Malta will officially be part of the Camino de Santiago Compostela pilgrimage network in the coming months. The route will be known as ‘Camino Maltés’, and will be a 3,600km long path connecting Malta, Sicily, Sardinia, Barcelona, and ending at Santiago de Compostela.
The announcement was made by Ministers Owen Bonnici and Ian Borg at an information session held at Fort St Angelo. The routes of the Camino de Santiago (Way of St James) are a UNESCO heritage site and are a network of pilgrimage paths, all of which end at the Cathedral of Santiago de Compostela in Galicia, Spain. Most enthusiasts do the journey on foot or by bike, coverings hundreds of kilometres over a period of weeks.
It was explained that the cultural & religious tourism sector and also the commercial sector stood to benefit from Camino Maltés, as around 400,000 people took part in the Camino de Santiago last year, 400 of whom were Maltese.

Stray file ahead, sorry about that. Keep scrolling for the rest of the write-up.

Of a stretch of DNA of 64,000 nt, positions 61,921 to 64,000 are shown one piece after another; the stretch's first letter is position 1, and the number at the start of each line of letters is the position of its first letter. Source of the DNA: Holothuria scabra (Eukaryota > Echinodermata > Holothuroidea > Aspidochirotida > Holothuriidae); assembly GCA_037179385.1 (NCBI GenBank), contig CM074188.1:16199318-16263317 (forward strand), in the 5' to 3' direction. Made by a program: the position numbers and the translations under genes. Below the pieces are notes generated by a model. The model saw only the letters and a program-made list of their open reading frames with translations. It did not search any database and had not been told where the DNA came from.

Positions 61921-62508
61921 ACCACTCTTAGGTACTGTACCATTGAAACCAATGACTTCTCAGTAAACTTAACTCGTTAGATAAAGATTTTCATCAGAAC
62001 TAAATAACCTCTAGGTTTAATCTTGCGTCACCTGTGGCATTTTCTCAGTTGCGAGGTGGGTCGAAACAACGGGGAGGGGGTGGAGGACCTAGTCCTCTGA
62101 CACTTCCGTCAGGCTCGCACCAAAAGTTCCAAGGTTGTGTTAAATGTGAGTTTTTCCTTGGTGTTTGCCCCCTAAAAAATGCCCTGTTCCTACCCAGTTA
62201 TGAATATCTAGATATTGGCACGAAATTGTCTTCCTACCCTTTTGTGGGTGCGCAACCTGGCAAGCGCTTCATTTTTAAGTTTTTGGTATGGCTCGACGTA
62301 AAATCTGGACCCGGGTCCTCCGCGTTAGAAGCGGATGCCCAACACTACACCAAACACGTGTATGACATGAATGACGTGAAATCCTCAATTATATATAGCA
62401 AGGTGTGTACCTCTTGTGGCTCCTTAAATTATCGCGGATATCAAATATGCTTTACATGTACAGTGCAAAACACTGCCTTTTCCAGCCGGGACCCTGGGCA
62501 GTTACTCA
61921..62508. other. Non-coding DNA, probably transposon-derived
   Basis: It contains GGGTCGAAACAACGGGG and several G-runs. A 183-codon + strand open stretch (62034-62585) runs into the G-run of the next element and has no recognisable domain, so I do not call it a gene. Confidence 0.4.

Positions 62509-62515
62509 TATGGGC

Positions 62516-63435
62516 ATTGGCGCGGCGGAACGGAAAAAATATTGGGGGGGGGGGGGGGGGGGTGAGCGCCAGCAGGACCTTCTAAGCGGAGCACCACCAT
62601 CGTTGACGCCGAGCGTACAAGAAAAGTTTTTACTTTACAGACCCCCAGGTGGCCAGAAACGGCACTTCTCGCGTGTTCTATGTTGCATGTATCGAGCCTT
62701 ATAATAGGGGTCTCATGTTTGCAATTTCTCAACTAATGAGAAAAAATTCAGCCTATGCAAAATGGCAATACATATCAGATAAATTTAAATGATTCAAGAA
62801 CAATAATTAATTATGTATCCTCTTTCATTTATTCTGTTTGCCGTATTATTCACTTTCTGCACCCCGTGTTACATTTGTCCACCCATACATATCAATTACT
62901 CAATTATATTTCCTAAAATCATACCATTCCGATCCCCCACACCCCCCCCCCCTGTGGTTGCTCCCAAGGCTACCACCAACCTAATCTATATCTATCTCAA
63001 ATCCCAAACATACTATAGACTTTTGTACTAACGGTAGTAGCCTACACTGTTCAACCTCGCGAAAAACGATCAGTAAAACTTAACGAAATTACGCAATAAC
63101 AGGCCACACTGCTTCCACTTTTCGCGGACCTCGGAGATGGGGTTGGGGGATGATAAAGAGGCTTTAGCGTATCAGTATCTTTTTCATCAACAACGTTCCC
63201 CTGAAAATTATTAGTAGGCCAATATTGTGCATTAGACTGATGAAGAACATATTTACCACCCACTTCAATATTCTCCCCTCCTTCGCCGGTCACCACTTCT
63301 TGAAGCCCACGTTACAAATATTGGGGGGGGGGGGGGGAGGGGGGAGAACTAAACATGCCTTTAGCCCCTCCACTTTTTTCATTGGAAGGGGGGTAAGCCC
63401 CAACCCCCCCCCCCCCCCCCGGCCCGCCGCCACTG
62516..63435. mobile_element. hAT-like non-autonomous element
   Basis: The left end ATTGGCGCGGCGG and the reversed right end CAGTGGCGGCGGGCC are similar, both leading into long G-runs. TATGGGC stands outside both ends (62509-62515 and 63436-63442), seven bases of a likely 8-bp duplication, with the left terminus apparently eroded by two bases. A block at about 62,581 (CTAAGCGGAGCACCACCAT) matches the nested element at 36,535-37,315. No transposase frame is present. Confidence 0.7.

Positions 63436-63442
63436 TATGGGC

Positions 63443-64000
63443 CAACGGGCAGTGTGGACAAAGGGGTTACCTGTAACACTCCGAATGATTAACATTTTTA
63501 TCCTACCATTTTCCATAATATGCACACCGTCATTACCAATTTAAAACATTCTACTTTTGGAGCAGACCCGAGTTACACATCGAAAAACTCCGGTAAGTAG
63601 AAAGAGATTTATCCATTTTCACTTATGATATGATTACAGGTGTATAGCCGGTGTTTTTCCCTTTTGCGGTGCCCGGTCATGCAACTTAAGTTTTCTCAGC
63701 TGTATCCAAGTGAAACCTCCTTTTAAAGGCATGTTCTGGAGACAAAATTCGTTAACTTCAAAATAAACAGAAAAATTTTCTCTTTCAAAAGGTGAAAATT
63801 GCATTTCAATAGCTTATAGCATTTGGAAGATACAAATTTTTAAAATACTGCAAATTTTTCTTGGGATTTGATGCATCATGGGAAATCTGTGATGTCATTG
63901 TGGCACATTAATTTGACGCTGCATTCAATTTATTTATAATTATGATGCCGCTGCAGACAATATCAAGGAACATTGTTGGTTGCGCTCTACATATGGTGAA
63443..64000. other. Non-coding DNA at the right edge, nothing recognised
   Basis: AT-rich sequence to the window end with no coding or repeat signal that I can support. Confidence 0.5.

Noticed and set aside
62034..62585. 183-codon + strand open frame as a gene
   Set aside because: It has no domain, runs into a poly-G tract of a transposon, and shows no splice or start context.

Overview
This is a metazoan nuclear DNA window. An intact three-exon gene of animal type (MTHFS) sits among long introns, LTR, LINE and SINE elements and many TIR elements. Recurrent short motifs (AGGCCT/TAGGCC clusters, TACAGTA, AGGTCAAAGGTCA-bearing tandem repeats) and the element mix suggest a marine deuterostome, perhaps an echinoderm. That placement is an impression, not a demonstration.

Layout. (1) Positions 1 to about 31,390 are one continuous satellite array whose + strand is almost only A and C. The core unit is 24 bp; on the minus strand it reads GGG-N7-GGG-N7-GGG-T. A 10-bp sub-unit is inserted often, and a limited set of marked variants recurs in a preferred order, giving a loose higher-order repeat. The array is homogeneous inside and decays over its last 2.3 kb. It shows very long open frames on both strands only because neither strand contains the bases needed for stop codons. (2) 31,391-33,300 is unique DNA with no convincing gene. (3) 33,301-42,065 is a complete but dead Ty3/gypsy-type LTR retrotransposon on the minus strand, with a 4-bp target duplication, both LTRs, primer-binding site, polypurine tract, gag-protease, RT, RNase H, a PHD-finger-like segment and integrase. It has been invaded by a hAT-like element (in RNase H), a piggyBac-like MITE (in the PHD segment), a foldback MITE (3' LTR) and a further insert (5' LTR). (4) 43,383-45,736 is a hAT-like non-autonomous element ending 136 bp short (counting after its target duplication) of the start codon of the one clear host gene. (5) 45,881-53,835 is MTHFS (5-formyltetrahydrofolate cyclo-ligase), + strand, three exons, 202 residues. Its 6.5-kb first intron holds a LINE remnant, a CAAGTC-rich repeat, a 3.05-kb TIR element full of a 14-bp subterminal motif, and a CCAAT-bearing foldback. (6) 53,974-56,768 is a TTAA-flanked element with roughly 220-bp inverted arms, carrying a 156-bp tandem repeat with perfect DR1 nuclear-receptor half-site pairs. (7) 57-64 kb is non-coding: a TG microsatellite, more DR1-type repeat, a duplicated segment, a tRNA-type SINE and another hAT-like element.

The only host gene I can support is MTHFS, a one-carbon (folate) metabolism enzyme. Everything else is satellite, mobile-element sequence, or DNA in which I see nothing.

Minister for Foreign Affairs, Ian Borg, claimed that a number of meetings were held at a diplomatic and technical level by the Embassy of Malta in Spain, along with the NGO Xircammini. The outcome was the inclusion of Malta into the international map. Dr Borg emphasised the importance of the cultural sector and anticipates more collaborations of this nature.
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The feature was originally launched in 2016 but has since developed and become more interactive to attract new users